Thursday, March 15, 2018

Slave mentality

Ultimate source unknown
"Who would not recognize that Christ's eating and sleeping, his sadness and his shedding of tears of love are marks of the nature of a slave?" (trans. Liturgy of the hours)

"Who does not see that his taking of food, his rest in 'sleep,' his anxiety in 'sorrow,' and his 'tears' of compassion made his 'form' that 'of a servant'?" (trans. Freeland & Conway, FC 93 (1996), 289)

"Quis perceptionem cibi, requietionem somni, sollicitudinem maestitudinis, lacrimas pietas, non uideat formae fuisse servilis?"

     St. Leo the Great, Sermo 66.4 =Sermo 15.4 De passione Domini.  SC 200 =CCSL 138A, p. 404 =PL 54, col. 367B.  Cf. Grelot on Jesus in the face of death.

Monday, March 12, 2018

"the source of distraction is attention itself"

          Marno, Death be not proud:  the art of holy attention (Chicago:  The University of Chicago Press, 2016), 138, on St. Augustine in the Confessions.

Sunday, March 11, 2018

These public spectacles of the ultimate remedy

Master of the Brussels Initials, 1389/1410 (Getty)
The[se] public exhibitions [(munera)] of the ever-during remedy, O Lord, we offer rejoicing, humbly entreating that you bring to perfection what [(eadem, referring back to munera)] we both faithfully worship and fittingly exhibit [(exhibere)] for the salvation of the world.

"Remedii sempiterni munera, Domine, laetantes offerimus, suppliciter exorantes, ut eadem nos et fideliter venerari, et pro salute mundi congruenter exhibere perficias."

     Prayer over the Offerings, Fourth Sunday of Lent, Roman missal.  The 2010 translation makes no attempt to render "ut . . . .perficias", or to incorporate the (in the light of “exhibere”) spectacularly gladiatorial sense of “munera” (Father Z misses this, too, but the gladiatorial shows were "gifts" (munera) of the magistrates to the people, a sort of municipal expectation, a form of public munificence).  It also butchers the parallel structure set up by the "et fideliter venerari . . . et . . . congruenter exhibere":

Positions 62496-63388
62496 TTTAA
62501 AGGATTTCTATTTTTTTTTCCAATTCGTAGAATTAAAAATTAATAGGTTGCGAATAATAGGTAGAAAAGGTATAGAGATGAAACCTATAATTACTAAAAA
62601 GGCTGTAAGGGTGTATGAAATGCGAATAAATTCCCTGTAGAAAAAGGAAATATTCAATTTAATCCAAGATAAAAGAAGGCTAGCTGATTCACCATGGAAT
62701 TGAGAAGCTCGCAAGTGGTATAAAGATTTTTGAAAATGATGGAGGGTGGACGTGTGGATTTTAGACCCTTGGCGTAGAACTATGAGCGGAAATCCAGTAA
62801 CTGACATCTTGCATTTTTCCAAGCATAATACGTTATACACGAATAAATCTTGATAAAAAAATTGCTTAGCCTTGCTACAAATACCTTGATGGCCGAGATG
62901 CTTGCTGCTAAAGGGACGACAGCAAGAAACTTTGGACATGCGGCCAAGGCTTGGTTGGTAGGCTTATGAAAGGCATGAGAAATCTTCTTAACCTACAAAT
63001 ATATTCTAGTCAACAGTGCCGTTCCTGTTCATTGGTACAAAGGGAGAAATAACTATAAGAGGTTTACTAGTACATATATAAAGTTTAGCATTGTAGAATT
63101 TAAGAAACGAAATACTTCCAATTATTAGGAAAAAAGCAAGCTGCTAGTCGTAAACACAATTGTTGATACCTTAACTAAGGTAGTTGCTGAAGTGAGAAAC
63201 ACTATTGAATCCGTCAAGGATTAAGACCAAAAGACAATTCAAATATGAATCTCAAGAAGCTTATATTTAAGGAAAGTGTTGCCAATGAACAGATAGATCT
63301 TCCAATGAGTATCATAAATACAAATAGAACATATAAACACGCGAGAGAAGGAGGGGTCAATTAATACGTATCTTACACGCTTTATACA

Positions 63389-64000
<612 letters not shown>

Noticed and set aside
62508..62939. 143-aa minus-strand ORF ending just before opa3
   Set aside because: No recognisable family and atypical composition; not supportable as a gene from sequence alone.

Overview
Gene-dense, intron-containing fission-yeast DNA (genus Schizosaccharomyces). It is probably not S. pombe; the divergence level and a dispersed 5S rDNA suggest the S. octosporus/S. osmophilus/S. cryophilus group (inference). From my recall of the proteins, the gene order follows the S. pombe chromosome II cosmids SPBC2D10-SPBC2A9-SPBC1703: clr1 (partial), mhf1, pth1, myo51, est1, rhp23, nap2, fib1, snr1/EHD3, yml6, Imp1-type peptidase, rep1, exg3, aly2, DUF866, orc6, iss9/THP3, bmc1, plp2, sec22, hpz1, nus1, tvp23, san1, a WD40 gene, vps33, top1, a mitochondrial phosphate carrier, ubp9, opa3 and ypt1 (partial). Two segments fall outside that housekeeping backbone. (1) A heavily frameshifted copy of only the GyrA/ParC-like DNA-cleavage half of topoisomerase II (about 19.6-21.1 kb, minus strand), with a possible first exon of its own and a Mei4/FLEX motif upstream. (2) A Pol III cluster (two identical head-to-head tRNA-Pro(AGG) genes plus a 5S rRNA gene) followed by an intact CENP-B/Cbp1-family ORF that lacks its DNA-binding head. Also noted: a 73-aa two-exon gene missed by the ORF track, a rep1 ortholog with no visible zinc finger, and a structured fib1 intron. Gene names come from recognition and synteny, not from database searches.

We place before you with joy these offerings, which bring eternal remedy, O Lord, praying that we may both faithfully revere them and present them to you, as is fitting, for the salvation of the world.
From the early 8th-century Gelasian sacramentary at least (Bruylants no. 68).  The pre-2010 excuse for a "translation"  was
Lord, we offer you these gifts which bring us peace and joy.  Increase our reverence by this eucharist, and bring salvation to the world.
In the Gelasian sacramentary this came out as
Remedii sempiterni munera, Domine, laetantes offerimus, suppliciter exorantes, ut eadem nos et digne venerari, et pro salvandis congruenter exhibere perficias.
I.e. "worthily" rather than "faithfully", and "for those who are to be saved" rather than "for the salvation of the world".